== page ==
When the city dropped off my new single-stream recycling bin, it was kind enough to include poster showing “Acceptable Recyclables.” In addition to a list, the poster uses photos to illustrate the point, including photos of plastic bottles and containers – some with lids and some without. Yet on the back of the poster, it says “no lids.” I’m confused. What’s “acceptable?” – Terry
Just about everything in Durango is acceptable.
Except smoking cigarettes on the Animas River Trail or applying horticultural chemicals to control weeds in parks. Those are, apparently, bad.
Smoking “wellness hemp” and spending a hundred grand to spray a kelp juice-molasses cocktail on public lawns? These are, apparently, good.
No wonder why people are befuddled around here. And so it goes with lids.
Mrs. Action Line, a thoughtful and reasonable conservationist, thumb-tacked the city’s “Acceptable Recyclables” poster on the household bulletin board for handy eco-reference.
Sure enough, there they were in living color: photos of juice cartons, beverage containers and a jug of laundry detergent – all with lids on.
But on the back of the poster, there is a list of “Recycling Contaminants.” At first glance, Action Line thought it was Recycling “Commandments” because there were 10 of them.
Number 6 reads: “No Caps or Lids on Containers. Please remove all caps and lids from containers before recycling.”
OK. But if you remove the lid, are you supposed to put it in the bin or chuck it in the trash?
The city’s poster doesn’t make this clear, but its durangorecycles.com website provides the answer: “Remove plastic lids and caps and recycle them separately.”
Under the old recycling system, only No. 1 and 2 plastic would be accepted and caps and lids had to be thrown away.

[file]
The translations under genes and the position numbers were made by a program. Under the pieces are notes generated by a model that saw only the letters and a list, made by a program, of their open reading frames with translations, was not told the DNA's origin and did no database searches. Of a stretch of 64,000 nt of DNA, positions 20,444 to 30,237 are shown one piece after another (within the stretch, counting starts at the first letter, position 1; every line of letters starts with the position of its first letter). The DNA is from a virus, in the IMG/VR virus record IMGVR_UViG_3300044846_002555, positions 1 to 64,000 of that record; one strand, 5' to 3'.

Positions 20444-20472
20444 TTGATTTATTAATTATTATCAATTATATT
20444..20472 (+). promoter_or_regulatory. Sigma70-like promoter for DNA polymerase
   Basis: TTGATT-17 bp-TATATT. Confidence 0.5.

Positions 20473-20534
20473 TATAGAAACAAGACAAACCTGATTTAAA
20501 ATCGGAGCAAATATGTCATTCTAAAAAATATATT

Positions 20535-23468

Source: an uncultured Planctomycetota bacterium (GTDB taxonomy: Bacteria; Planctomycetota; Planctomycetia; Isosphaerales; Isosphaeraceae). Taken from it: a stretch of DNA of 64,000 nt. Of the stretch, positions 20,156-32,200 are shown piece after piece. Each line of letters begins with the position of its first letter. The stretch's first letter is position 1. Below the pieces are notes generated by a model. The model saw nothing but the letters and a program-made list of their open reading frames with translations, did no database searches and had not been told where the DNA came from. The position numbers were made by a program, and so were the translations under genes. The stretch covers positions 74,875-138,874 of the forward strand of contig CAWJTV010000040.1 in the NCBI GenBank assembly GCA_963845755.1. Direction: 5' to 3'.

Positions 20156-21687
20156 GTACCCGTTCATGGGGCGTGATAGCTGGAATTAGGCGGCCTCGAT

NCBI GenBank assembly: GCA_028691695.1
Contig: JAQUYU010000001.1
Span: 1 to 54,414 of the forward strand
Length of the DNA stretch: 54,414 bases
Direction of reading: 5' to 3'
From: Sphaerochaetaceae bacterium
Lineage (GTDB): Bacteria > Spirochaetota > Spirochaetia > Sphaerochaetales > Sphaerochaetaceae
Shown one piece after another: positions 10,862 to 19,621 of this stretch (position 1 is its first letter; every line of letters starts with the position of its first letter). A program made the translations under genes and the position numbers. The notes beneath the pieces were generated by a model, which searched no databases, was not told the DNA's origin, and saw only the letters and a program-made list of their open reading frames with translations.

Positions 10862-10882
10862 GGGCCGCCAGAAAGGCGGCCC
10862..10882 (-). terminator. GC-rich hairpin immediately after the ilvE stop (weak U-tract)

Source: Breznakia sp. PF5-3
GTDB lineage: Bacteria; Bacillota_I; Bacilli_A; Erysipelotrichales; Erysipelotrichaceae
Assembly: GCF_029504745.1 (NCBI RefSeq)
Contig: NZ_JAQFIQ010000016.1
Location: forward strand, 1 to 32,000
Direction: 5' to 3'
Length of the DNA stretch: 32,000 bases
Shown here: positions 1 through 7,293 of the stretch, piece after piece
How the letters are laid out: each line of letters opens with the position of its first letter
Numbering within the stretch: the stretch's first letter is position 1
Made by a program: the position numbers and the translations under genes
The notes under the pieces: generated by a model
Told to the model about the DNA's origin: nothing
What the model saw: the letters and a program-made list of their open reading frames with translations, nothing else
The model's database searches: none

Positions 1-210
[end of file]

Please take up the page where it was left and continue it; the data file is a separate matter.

Single-stream changes all that. Now the city will recycle No. 1 through 7 plastics as well as lids, despite the fact that most lids don’t feature one of those recycling numbers.
So lids are acceptable. In more ways than one.
Not only can you place a lid in city-regulated recycling bin, you can also place an order for a lid from one of the many city-regulated marijuana dispensaries.
Which shows you just how old Action Line is, given that a “lid” as a unit of measurement from the 1960s.
A “lid” is about an ounce, which also is the amount of pot one can legally possess in Colorado with the recent passage of the decriminalization measure Amendment 64.
Whether your marijuana is from a licensed facility or a bro with “connections,” chances are your lid will come in a plastic bag.
And that brings us right back to recycling. Plastic bags are not allowed in any Durango blue bin.
So let’s review. It’s acceptable to posses a lid of weed, but the plastic bag that the lid comes in is unacceptable for recycling.
It’s acceptable to purchase something like weed-treatment concentrate in a plastic bottle. And the city will accept the plastic bottle and the lid for recycling.
But the city can’t legally use the weed treatment in certain public parks; however, it’s legal to be in an organic park with a plastic bag of weed that probably was treated with chemicals.
And what will happen if the city acts on the plastic-bag ban? How will marijuana transactions take place when single-use bags are not acceptable in single-stream recycling?
It’s enough to flip one’s lid.